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Monday, November 26, 2012

Don't Take Stock, Make It

The method and importance of reintroducing homemade stock into everyday kitchen practices.

By Wes Eaton

Stock is a simple, yet too often overlooked part of kitchen practices. Meaty bones, carcasses, grizzle, and trimmings are not only left out of much of the packaged products now available across America, but when they are brought home, they are often neglected and ultimately wasted. Why is this so? The decline of stock-making practices results from both structural changes, as in changing retail and meat packing practices that prioritize individual, boneless/skinless fillets, as well as from a shrinking understanding and appreciation for both the practice and purpose for making stock in the home.

What I want to do here is begin to point us toward ways of addressing the latter of these issues, the knowledge gap in stock-making practice and purpose. To do so, I want to emphasize the simplicity of making stock, and arranging a stock making practice that allows us to truly make this an “everyday” (or, more likely “every-week”) kitchen practice. I also want to draw upon two of may favorite sources of kitchen lore and science, Sally Fallon’s Nourishing Traditions, and Harold McGee’s On Food and Cooking, and share a bit about the ways stock nourishes, protects, and heals our bodies.

Falling somewhere between myth and science, homemade stock, concocted from fish, poultry, and ruminant bones, grew infamous for its nourishing, health benefits well before the scientific, industrial, and accompanying medical revolutions. Today, however, retail stock, and its sisters restaurant broth and soup in general, are demonized as MSG- and salt-laden health risks. Yet in reality, stock is nourishing in at least three important ways, as pointed out by Fallon. First, meat stock contain the minerals, such as calcium and potassium, from bone, cartilage, marrow, as well as vegetables. The slow process of simmering, and the addition of a small amount of acidic vinegar, help draw this out. Second, the gelatin which the simmer isomerizes into solution, has the special property of attracting liquids, making foods easier to digest. Moreover, the gelatin, in combination with the other ingredients in stock, heals the mucus lining of the small intestine, which is regularly inflamed and damaged by other things in our modern diets.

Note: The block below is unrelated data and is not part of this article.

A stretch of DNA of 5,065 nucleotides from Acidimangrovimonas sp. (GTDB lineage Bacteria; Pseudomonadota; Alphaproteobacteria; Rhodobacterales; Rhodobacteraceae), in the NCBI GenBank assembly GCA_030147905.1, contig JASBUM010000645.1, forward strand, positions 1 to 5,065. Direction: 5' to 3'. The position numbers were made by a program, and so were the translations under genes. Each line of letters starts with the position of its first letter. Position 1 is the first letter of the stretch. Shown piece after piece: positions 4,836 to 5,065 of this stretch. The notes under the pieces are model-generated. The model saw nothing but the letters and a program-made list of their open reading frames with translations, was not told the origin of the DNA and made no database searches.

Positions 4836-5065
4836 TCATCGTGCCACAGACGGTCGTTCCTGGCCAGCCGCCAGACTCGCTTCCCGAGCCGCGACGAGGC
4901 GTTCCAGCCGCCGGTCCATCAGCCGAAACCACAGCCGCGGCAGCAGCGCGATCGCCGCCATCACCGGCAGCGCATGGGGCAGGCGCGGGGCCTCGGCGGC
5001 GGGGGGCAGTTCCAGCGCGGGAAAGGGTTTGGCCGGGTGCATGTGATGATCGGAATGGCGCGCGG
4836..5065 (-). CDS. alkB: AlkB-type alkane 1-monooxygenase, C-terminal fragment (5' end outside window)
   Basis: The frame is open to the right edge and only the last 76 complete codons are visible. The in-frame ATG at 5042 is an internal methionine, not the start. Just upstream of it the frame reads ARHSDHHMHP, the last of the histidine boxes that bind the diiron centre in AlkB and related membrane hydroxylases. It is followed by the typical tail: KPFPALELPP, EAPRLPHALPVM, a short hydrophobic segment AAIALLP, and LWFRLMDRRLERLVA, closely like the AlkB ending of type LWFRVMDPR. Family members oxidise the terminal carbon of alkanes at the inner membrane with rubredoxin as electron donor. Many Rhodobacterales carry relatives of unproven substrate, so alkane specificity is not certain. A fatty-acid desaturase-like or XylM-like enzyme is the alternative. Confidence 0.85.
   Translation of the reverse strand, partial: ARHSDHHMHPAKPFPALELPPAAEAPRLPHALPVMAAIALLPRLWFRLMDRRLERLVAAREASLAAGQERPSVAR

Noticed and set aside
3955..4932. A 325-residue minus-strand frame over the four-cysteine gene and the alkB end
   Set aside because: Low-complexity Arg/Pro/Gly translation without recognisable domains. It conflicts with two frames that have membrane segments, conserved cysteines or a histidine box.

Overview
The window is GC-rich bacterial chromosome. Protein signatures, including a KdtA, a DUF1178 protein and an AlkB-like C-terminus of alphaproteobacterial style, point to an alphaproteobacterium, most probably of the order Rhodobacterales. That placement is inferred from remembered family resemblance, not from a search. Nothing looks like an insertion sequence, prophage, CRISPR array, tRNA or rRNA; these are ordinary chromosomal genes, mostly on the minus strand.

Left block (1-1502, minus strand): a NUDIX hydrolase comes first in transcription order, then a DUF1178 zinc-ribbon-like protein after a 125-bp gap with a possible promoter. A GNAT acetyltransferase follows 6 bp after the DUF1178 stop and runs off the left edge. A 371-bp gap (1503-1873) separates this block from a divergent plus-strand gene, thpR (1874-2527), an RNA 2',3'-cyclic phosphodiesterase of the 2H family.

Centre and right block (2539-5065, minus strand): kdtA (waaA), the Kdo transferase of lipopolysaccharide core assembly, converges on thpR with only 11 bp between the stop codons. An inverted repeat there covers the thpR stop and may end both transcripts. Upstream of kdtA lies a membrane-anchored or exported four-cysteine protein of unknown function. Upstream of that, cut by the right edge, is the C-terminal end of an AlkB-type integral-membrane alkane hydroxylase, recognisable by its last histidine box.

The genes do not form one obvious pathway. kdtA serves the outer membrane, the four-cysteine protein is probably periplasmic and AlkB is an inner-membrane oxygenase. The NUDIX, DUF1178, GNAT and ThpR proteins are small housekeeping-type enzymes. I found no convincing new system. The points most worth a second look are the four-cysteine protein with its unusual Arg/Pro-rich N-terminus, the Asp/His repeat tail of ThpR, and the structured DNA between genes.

Finally we come to taste and cooking qualities. Stock, which is best stewed slowly on stove top throughout a blustery day, adds exquisite depth to soups, stews, and other dishes like risotto and quinoa. Stocks can be clear or cloudy, depending on cooking processes, but all stocks carry their concentrated ingredients in a full bodied, gelatinous, and rich form, perfect for thickening sauces.

To make stock, McGee instructs us to begin with cold water, which allows the proteins of the meat to heat slowly, and therefore fall out of solution, allowing the cook to skim off extra foam and particulates, leaving a generally clear liquid if the boil is not too vigorous. My stock, however, is often cloudy. What should be added to stock? Remember, the idea is to dissolve, through simmering, base components of vegetables, meats, and bones, into a homogenous liquid. There are generally four categories of stock: beef, chicken, fish, and vegetable. McGee points out that the meat itself contributes the depths of flavor, while the bones and skin provide the gelatin; so a bit of both seems prudent.